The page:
In that regard, Clark quotes Sir Robert Peel, founder of the British metropolitan “bobbies” and considered the father of modern community policing. “The people are the police and the police are the people,” Peel was known to say.

“It’s kind of that, breaking down any barrier of us vs. them,” Clark said. “There should be no distinction. We all want to make South Portland a better, safer place to live.”

Clark stressed that it’s not just elected officials and business leaders who are being targeted to be ad hoc cops. Any member of the community is invited to apply to be a Cop- For-a-Day. “We as the police want to make this a community in which everybody feels safe, whether it’s a crime that’s being committed, or something else. It really doesn’t matter to us,” Clark said.

There are a few limitations in the new program. A bit of a background check will be done. Police want to assure they’re not riding around with someone who has an outstanding arrest warrant, after all. The prospective community cop will need to sign a standard liability waiver, and while bringing a phone is encouraged – to call for a ride in case the officer needs to drop his citizen partner at a corner to respond to an genuine emergency where it would not do to have a civilian in tow – the taking of photos and video will be discouraged.

But otherwise, applications will be handled on a first-come, first-serve basis, scheduled as soon as an officer is available who regularly works the neighborhood where an issue has been identified. The volume of applications also may impact rotation, as there can be no more than one Cop-For-a-Day out on the streets per shift, and citizen observers are generally limited to one ride-along every three months.

“This is a bit like the ride-along program, but what we are looking for here is community members who have a particular issue or problem that they think we can help them with,” Clark said. “That’s where the difference is. This is an opportunity for police to work directly hand-in-hand with the public we serve for greater problem solving.

“We go into this understanding that not every issue that’s going to be brought to us is a crime. Probably most of it isn’t,” Clark said. “But maybe we can figure out why, if there have been complaints filed with us before, why something remains an issue.

“We try to deal with quality of life issues, too,” Clark said, “and by talking things through, something can be figured out when it’s not just us showing up in the moment trying to keep the peace, and trying to keep things from escalating to the point where a crime is committed.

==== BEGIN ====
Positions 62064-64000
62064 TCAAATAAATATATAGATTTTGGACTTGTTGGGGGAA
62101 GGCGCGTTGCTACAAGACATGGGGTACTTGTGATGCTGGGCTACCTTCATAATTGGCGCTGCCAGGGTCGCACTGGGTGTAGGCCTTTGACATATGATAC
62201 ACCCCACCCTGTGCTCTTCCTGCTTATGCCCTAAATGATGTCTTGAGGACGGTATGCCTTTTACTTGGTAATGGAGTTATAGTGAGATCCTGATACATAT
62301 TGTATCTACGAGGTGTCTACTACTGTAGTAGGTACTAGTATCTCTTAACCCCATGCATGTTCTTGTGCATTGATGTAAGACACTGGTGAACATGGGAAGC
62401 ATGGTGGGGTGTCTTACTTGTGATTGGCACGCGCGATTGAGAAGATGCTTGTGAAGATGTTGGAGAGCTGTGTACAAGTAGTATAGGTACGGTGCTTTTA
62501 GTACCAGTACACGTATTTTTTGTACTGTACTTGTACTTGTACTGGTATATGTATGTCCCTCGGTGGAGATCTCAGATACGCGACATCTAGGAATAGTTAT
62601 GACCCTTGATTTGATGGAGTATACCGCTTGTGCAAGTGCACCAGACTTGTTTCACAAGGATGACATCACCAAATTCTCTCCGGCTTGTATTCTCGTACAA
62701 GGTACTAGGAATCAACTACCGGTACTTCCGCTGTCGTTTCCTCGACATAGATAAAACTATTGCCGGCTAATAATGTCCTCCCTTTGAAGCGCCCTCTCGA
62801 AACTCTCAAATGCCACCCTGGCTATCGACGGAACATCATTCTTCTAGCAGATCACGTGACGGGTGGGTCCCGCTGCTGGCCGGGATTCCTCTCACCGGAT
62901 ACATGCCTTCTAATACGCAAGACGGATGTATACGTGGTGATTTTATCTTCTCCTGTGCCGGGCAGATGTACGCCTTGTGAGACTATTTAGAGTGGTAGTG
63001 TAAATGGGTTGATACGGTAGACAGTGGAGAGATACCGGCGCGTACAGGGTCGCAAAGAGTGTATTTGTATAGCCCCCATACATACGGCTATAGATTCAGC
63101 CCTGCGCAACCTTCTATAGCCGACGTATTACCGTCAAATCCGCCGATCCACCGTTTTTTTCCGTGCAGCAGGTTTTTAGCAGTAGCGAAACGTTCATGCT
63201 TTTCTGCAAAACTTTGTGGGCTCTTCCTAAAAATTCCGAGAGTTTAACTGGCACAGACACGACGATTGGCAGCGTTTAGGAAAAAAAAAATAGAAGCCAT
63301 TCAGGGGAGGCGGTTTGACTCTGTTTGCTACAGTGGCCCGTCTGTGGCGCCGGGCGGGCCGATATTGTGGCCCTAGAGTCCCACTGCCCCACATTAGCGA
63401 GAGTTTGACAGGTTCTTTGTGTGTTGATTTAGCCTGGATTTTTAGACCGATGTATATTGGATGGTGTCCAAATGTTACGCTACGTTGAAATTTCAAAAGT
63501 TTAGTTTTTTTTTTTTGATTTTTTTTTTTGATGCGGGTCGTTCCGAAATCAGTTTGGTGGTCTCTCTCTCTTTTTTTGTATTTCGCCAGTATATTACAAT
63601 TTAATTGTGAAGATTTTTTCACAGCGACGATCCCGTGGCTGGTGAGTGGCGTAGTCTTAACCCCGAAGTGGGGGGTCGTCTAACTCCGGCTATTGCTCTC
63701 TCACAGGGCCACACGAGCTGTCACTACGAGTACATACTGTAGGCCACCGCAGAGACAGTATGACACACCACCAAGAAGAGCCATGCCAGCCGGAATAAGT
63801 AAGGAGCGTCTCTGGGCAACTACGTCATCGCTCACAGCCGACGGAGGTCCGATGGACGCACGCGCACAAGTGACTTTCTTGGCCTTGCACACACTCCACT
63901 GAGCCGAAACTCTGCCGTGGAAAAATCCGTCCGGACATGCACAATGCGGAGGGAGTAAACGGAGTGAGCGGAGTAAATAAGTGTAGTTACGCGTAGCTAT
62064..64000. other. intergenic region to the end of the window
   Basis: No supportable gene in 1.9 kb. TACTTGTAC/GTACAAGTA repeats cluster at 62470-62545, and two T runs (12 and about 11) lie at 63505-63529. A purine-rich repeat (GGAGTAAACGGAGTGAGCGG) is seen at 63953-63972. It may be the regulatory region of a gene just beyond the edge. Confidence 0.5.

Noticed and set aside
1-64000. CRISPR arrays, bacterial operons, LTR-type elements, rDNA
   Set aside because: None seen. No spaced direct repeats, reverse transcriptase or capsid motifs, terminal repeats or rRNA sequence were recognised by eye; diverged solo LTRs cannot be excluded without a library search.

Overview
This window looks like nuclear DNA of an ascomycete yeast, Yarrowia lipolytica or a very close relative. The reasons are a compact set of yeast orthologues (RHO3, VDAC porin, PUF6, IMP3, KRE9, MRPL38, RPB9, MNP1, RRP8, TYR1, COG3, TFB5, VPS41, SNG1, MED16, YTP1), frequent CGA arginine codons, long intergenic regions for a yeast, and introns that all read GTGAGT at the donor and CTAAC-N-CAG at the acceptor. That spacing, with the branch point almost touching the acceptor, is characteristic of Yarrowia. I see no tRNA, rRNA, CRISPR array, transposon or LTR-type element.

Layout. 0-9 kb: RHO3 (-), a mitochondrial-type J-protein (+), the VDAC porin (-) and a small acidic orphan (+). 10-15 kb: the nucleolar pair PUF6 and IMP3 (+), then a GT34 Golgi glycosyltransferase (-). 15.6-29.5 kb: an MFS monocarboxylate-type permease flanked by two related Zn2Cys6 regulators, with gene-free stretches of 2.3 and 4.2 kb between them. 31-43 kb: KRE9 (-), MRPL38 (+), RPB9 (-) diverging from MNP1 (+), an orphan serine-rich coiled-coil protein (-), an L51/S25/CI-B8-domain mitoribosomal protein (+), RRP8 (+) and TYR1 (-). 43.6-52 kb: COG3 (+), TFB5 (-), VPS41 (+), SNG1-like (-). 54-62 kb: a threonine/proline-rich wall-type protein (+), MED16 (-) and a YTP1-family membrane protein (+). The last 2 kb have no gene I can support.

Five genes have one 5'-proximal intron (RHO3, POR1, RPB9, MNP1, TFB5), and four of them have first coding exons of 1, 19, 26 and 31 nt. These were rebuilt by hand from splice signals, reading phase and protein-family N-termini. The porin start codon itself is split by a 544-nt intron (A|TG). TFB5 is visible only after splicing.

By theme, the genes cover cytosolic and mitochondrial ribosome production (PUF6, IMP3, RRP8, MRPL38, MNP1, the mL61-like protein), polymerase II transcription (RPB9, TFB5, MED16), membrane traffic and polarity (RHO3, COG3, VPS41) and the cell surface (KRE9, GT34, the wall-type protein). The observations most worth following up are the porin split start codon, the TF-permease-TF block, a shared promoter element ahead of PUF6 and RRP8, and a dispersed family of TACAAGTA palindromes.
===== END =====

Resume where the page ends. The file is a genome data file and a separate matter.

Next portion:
“Police officers wear many different hats during a shift, for sure,” Clark said, “but we often solve the problem in the moment, and we don’t necessarily have the opportunity to resolve the underlying problem that is going to continue on for that person. That’s what we are trying to get at by inviting community members to be a cop for a day.”

“The benefit of community policing is mutual respect. We want people to be engaged enough to want to be involved,” Clark said. “And I can’t think of any better way to depict a partnership than to have somebody right there in the car next to the officer – to say, OK, for the next hour, or eight hours, you are my partner, let’s see what we can do to solve this, whatever it may be.”

With his shift on the horizon, Matthews said he’s thankful for the opportunity.

“I know they can’t be everyplace all the time. I get that,” he said. “And I’m not looking to do a night shift and go chasing after the bad guys. But I am thankful for the opportunity to see up close and personal what really goes into meeting what I know are the same goals I have. I mean, who doesn’t want to keep kids safe?

“I would encourage anyone who cares about South Portland, who thinks they can maybe bring to light something the police may not have thought of, or who must wants to help make South Portland as it can be – even greater than it already is – to pick up the phone and make the call,” Matthews said. “I did the minute I heard about this. I think it’s just an absolutely fantastic idea.”

To participate in the South Portland Police Department’s Cop-for-a-Day, contact Lt. Frank Clark by emailing francl@southportland.org, or call 799-5511, extension 7242.

SPPD Wants You

To participate in the South Portland Police Department’s new Cop-for-a- Day, contact Lt. Frank Clark by emailing francl@southportland.org, or call 799- 5511, extension 7242.